You are currently viewing How to “Sleep”, “Hibernate”, “Shut down”, and “Restart” on Windows OS computer.

How to “Sleep”, “Hibernate”, “Shut down”, and “Restart” on Windows OS computer.

Below is How to “Sleep“, “Hibernate“, “Shut down“, and “Restart” on a Windows OS computer:

Click on the “Start Menu” (It’s a windows button usually at the bottom left by default.

Then in the start menu click “Power“.

After clicking “Power“.

Then you can choose “Sleep“, “Hibernate“, “Shut down“, or “Restart” whichever you would want.

So now that you know how to go about it on a windows computer how about we discuss what each option actually does?

Sleep Mode:

Sleep mode is a power-saving state that is similar to pausing a DVD movie. All actions on the computer are stopped, and any open documents and applications are put in memory while the computer goes into a low-power state. The computer technically stays on, but only uses a bit of power.

Hibernate Mode:

Hibernate mode is very similar to sleep, but instead of saving your open documents and running applications to your RAM, it saves them to your hard disk. This allows your computer to turn off entirely, which means once your computer is in Hibernate mode, it uses zero power. Once the computer is powered back on, it will resume everything where you left off. It just takes a bit longer to resume than sleep mode does (though with an SSD, the difference isn’t as noticeable as it is with traditional hard drives).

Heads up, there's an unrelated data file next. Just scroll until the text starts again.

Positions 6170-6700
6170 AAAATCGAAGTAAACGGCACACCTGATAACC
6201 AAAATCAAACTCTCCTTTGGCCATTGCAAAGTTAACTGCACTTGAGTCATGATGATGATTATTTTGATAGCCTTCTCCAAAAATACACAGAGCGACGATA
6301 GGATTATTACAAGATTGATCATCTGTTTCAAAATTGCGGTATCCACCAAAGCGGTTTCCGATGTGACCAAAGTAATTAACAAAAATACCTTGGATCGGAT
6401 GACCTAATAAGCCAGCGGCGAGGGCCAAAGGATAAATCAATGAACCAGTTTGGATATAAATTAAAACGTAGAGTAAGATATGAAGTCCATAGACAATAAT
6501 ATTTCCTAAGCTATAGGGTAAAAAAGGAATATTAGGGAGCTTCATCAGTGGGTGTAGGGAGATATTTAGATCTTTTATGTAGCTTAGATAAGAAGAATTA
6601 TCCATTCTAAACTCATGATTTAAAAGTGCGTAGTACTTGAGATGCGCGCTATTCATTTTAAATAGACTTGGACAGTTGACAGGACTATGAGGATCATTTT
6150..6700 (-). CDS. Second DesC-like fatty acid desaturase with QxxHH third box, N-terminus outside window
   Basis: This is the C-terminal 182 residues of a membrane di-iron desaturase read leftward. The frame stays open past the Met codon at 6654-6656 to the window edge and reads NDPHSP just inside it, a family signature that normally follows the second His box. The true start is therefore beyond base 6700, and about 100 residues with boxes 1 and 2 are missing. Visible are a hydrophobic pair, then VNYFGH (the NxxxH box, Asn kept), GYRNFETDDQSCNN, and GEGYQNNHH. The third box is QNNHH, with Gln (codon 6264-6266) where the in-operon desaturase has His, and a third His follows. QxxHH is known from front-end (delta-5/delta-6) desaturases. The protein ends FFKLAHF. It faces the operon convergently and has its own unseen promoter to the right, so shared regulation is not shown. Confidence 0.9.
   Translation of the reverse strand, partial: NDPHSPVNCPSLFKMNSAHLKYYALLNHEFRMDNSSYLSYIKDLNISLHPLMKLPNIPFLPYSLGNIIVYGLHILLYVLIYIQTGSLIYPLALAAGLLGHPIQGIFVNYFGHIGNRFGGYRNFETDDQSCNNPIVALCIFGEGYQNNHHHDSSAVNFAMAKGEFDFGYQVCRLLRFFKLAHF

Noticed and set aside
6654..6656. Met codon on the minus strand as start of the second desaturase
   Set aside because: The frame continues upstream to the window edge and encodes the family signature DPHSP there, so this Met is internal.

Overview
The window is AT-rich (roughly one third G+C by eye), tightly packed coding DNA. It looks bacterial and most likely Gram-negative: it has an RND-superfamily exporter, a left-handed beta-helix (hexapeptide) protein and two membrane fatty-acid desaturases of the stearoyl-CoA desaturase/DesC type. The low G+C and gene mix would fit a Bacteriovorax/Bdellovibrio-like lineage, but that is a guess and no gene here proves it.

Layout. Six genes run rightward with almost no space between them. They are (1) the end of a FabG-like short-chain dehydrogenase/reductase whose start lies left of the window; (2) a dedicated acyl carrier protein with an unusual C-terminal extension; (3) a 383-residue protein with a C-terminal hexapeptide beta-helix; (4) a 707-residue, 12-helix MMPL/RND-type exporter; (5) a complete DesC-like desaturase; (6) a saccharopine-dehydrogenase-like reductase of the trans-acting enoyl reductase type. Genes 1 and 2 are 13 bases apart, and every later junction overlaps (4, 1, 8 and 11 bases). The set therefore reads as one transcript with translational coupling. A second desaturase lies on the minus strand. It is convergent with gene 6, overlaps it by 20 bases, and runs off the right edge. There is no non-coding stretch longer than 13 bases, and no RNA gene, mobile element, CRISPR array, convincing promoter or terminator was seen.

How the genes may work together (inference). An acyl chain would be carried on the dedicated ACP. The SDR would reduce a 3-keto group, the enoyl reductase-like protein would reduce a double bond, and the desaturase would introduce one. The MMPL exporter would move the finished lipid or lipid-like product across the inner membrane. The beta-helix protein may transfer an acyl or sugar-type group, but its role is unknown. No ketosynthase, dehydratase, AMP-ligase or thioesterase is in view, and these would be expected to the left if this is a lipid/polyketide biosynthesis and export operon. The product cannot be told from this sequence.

Shut down:

This simply closes all programs and switches off the computer, To reuse the computer a switch on or power on would be required manually


This simply closes all programs or software then power off and automatically switches on the computer afresh for use, This method is usually done so as to avoid the stress of switching on, and the prompt to do so comes after a major software update such as OS update.

I want to thank you for coming around, do well to check other articles, and have a lovely day.

References/ Resources:

Howtogeek What’s the Difference Between Sleep and Hibernate in Windows? (

Bing Images for Image credits to the explanations only.

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